Which ones have you seen?
13 members have voted
Fifteen years after murdering his sister on Halloween night 1963, Michael Myers escapes from a mental hospital and returns to the small town of Haddonfield, Illinois to kill again.
John Carpenter's first appearance, and let me tell you, it was extremely hard not to populate this list with like 15 of his movies. Even the lesser ones are so fun, and endlessly enjoyable, that I'm constantly watching them. Hell, I bought an entire set of his films on DVD, and then bought the entire set again on blu-ray.
Halloween is obviously one of the two big titles that gets a lot of attention, kickstarting a franchise that's STILL trying to have Laurie fight off Michael, over 30 years later. And many of those sequels are a lot of fun, especially III and the newest requel (reboot sequel) which came out a few years ago.
But only the original has that signature Carpenter touch. Don't believe me? Watch the first sequel and tell me it's anywhere near as engaging. Or as interesting. Because it's not.
And don't even get me started on the Rob Zombie films. Some people might be into them. I am not one of them. And I am extremely easy to please, even with reboots.
Dawn of the Dead (1978)
During an escalating zombie epidemic, two Philadelphia SWAT team members, a traffic reporter and his TV executive girlfriend seek refuge in a secluded shopping mall.
Hey, two beloved classics in a row.
What if I told you this one was close to not making the cut?
Don't get me wrong, I really like the movie. I've bought it 3 times on home video, dammit. Including one import from England. Those are my credentials. So don't "at" me if you've done anything less than that, cause I don't want to hear it.
But I have a bit of a tough time watching the original Romero zombie trilogy without constantly thinking "these fucking morons would be dead within 5 minutes if they had to face any sort of modern fast zombie."
Like, how hard is it to not be constantly snuck up on by a groaning shambling corpse, to not constantly trip over your own legs and get caught in a bunch of rakes or boxes or some shit, or to not constantly forgot to reload your weapon?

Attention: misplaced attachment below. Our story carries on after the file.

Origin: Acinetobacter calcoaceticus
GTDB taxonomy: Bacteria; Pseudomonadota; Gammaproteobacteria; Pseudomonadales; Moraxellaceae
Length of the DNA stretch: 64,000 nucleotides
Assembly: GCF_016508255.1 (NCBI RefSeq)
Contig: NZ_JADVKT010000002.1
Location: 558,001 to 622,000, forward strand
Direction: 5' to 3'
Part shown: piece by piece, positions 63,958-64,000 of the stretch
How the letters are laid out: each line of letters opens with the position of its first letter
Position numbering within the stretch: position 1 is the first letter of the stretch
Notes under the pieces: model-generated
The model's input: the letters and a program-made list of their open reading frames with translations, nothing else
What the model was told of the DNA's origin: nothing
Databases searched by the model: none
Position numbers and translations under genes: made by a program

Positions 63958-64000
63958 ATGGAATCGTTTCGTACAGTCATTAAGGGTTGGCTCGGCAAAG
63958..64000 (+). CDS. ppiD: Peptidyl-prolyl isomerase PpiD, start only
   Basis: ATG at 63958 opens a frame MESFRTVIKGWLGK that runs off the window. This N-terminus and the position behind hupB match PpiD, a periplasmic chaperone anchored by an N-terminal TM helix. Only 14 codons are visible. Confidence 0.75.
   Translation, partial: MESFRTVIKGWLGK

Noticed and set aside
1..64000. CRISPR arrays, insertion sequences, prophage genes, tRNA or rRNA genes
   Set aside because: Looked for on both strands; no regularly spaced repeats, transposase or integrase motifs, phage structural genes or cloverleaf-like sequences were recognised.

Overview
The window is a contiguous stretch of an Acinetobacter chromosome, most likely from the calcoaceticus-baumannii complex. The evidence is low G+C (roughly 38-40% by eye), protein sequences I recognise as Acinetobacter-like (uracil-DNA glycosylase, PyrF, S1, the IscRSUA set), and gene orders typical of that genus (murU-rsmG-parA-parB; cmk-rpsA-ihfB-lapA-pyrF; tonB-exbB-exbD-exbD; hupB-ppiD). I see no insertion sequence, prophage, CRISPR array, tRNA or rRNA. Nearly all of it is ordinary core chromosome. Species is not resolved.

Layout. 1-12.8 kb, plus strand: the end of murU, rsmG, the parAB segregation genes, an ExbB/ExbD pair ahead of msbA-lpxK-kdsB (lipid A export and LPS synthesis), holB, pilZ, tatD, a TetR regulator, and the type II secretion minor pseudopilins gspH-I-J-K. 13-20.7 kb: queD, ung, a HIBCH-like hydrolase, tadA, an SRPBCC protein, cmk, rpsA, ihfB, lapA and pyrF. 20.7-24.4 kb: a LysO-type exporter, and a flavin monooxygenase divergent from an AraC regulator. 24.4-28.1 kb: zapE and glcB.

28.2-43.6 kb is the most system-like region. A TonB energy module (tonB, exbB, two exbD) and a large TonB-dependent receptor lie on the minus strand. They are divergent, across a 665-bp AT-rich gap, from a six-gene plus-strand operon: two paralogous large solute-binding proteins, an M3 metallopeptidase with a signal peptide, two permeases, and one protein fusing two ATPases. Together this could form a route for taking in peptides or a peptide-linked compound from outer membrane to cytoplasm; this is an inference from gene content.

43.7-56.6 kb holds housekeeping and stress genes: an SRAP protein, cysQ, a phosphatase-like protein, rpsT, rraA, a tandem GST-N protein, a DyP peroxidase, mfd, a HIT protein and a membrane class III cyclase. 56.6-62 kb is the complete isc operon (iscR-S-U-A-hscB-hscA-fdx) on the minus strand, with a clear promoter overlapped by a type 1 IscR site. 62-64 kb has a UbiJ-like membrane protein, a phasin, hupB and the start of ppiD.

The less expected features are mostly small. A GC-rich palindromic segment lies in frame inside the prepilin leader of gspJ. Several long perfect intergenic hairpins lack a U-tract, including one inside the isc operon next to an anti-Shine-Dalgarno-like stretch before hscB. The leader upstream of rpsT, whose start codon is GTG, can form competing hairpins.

And yes, "consumerism." We get it. The characters mention it within 7 seconds of seeing the mall. So clever.
Nonetheless, take a look at every zombie movie from the era, and this is by far one of the most entertaining. Even Day, which I have some adoration for, couldn't quite beat this one out when I ranked them. It's just too much fun. Too many silly, campy, violent moments. Too many cool little setpieces. Zombies walking into helicopter rotors. I dig it.
Just maybe not as much as some other people.
The Brood (1979)
A man tries to uncover an unconventional psychologist's therapy techniques on his institutionalized wife, amidst a series of brutal murders.
David Cronenberg's first appearance on the list. You can be sure it won't be the last.
This is actually my favorite film of his. That's sacrilege in some corners of the nerd internet. I don't care though. It's the film I return to the most. And remember what I said about killer kids? It's my biggest weakness.
Plus Oliver Reed automatically makes everything he's in amazing. It's science.
The poll is showing that almost no one here has seen this movie. I recommend you all rectify that asap.
The crew of a commercial spacecraft encounters a deadly lifeform after investigating an unknown transmission.
The other scariest movie of all time. And everyone agrees with me. Which is why it can be adapted into a video game in the 21st century that follows this original movie in spirit, and it ends up being one of the scariest video games of all time. Coincidence? I think not.
Beyond that, you know the drill. Everyone has seen this. They know why it jump-started the careers of Ridley Scott and Sigourney Weaver, and why it kickstarted a series that's been going strong for over 30 years at this point.